If I ask you to think of a person who has done something important to advance humanity through math, science, or technology, who do you picture?
Ada Lovelace, Hedy Lamarr, Grace Hopper, Annie Easley? Probably not!
As humans, we so often make life “easy,” by thinking in stereotypes. It is important to constantly challenge this approach, because stereotypes become icons, and icons guide our behavior.
Let me give you a concrete example. As a young girl in the 80s, I was very fortunate that I got to see and use a computer at an early age. I had not a single stereotype to fall back on (I could not even search the internet for “computer scientist” ….). As I sat in front of the computer I had to figure out – was this new device something for me? And yes, it most certainly was. I was captivated and carefully I got to try out some very rudimentary lines of coding. It was fun! If someone had told me then about Ada Lovelace or Grace Hopper, I would most likely have been even more inspired.
I know there were more girls like me in the 80s. But something happened in those days. I even have a theory of what was partially responsible for it. Who remembers the film War Games? Matthew Broderick as the computer whiz kid, David. And then, his sidekick, the pretty Jennifer. It was a great film. Very entertaining. And the main character was modelled, you can read online, on a real-life hacker from those days.
I have seen data that suggests that after 1983, when the film was released, the proportion of women applying for computer related education went down significantly. I think many of us decided to equate computers with men, in the starring role.
Now imagine, that in 1983, in addition to War Games, a film about Ada Lovelace had been made. Or about Grace Hopper. I am deeply convinced that it would have made it less easy for the stereotype of anyone involved with computers to be associated with being a man.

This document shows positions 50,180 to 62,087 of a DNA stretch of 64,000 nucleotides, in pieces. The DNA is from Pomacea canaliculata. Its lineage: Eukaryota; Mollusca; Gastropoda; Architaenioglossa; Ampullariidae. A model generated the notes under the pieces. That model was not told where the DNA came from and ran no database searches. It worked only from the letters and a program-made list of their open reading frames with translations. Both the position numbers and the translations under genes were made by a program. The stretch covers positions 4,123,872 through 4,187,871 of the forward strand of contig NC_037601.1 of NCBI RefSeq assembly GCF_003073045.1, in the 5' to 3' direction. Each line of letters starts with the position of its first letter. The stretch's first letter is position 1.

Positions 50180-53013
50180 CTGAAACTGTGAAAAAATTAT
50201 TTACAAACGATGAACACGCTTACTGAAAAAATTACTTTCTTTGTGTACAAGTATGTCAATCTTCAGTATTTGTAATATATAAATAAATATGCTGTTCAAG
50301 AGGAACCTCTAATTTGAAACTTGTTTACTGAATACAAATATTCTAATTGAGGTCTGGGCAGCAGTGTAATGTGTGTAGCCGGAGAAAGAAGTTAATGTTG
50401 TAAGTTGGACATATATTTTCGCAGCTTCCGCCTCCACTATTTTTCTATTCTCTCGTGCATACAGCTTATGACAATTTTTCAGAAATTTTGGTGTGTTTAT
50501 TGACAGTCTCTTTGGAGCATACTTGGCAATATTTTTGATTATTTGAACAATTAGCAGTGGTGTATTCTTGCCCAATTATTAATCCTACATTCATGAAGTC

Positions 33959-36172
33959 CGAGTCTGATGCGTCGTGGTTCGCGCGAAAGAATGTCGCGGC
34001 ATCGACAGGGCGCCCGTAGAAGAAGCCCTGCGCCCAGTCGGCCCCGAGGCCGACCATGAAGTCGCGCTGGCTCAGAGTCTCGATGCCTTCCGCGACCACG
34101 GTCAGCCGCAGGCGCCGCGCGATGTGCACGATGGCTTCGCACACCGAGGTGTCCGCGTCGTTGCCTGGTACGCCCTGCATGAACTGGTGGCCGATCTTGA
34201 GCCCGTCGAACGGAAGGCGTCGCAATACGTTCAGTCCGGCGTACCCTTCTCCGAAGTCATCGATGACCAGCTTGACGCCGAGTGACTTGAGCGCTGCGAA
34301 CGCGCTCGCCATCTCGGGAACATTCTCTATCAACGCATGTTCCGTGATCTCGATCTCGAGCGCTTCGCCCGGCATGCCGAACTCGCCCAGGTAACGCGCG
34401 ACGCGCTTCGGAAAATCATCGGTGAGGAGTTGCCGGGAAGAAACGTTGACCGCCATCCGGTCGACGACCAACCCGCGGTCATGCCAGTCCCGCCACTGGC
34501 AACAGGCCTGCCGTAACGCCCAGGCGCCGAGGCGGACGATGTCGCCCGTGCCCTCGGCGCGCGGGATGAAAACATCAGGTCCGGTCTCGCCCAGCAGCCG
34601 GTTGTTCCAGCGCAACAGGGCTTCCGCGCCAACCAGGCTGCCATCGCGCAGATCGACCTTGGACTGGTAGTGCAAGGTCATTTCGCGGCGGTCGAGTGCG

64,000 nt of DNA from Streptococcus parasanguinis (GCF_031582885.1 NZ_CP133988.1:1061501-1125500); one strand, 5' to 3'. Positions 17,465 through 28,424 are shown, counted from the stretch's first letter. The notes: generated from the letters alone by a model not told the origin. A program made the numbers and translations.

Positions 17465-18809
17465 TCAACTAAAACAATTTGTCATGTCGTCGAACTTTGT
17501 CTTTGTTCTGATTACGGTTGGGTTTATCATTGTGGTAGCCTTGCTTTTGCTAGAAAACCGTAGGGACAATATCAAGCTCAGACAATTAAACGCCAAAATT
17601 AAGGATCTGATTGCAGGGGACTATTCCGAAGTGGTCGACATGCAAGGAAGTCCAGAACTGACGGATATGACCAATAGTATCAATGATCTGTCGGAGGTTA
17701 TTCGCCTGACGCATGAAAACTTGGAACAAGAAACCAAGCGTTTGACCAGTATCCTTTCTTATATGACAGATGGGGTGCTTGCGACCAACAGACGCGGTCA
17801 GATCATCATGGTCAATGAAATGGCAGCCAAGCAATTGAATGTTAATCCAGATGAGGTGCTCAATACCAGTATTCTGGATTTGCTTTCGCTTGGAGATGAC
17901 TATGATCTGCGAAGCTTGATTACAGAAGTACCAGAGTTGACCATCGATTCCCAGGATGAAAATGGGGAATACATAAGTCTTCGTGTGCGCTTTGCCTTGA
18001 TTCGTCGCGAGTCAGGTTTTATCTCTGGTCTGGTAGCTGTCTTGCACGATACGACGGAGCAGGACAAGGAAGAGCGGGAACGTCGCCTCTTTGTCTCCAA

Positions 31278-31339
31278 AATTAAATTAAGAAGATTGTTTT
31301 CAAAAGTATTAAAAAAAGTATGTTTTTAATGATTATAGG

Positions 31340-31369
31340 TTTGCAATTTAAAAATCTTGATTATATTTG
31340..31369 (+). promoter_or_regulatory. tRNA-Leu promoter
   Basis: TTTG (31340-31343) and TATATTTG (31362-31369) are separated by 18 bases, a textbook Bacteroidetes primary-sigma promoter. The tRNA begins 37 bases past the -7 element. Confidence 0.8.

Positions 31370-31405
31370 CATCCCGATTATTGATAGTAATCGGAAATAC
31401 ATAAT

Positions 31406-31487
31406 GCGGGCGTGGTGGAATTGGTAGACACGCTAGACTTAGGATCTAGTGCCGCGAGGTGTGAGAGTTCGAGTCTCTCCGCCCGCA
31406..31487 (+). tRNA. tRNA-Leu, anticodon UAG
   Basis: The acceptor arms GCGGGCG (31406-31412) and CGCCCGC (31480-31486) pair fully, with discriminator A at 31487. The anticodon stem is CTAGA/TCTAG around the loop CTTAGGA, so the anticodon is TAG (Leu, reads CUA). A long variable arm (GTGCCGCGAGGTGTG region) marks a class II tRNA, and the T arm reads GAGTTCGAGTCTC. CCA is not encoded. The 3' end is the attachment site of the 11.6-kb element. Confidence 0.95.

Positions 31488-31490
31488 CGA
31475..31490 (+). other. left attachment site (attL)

I was lucky to have people around me who did not succumb to stereotypes. For example, my grandfather worked in R&D and had caused a bit of a furor by accepting a female engineering trainee. He found the pushback very funny – how could anyone believe that technology was not equally for women? Still, when I picked education, I went for business subjects instead of math or technology.
Luckily for me, I have been able to course correct by joining Activision Blizzard. Every day, I get to see how much connection and entertainment computer science when fused with the creative arts can generate, to enhance our quality of life. And one of the best parts: I get to work with women who do amazing things, pushing boundaries and defying stereotypes. These are women who are brilliant at what they do. And I know computer gaming in the future will be better, if more young girls get to see these women in action. Then perhaps, more young girls will follow their hearts when they make education and eventually career choices, instead of being mesmerized by a misguided stereotype.
So, this International Women’s Day, I offer a cheer for all women who follow their hearts, and who let their imaginations and passions, not the stereotypes, lead the way!